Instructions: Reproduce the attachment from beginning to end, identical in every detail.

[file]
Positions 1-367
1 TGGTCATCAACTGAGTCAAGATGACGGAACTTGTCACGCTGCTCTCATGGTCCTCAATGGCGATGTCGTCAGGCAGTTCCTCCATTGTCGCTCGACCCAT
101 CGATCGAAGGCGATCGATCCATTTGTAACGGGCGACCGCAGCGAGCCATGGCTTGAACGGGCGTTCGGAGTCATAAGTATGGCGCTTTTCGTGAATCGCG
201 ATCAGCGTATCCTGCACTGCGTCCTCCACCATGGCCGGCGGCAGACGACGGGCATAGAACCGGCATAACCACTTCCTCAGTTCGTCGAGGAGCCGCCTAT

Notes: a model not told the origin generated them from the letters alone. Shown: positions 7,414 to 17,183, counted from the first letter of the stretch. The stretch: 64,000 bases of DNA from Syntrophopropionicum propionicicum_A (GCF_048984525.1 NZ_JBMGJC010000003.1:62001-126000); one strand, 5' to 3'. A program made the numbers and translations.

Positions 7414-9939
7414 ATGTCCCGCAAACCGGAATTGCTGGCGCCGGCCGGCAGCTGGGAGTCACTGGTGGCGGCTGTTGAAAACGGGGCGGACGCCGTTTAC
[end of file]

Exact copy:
Positions 1-367
1 TGGTCATCAACTGAGTCAAGATGACGGAACTTGTCACGCTGCTCTCATGGTCCTCAATGGCGATGTCGTCAGGCAGTTCCTCCATTGTCGCTCGACCCAT
101 CGATCGAAGGCGATCGATCCATTTGTAACGGGCGACCGCAGCGAGCCATGGCTTGAACGGGCGTTCGGAGTCATAAGTATGGCGCTTTTCGTGAATCGCG
201 ATCAGCGTATCCTGCACTGCGTCCTCCACCATGGCCGGCGGCAGACGACGGGCATAGAACCGGCATAACCACTTCCTCAGTTCGTCGAGGAGCCGCCTAT

Notes: a model not told the origin generated them from the letters alone. Shown: positions 7,414 to 17,183, counted from the first letter of the stretch. The stretch: 64,000 bases of DNA from Syntrophopropionicum propionicicum_A (GCF_048984525.1 NZ_JBMGJC010000003.1:62001-126000); one strand, 5' to 3'. A program made the numbers and translations.

Positions 7414-9939
7414 ATGTCCCGCAAACCGGAATTGCTGGCGCCGGCCGGCAGCTGGGAGTCACTGGTGGCGGCTGTTGAAAACGGGGCGGACGCCGTTTAC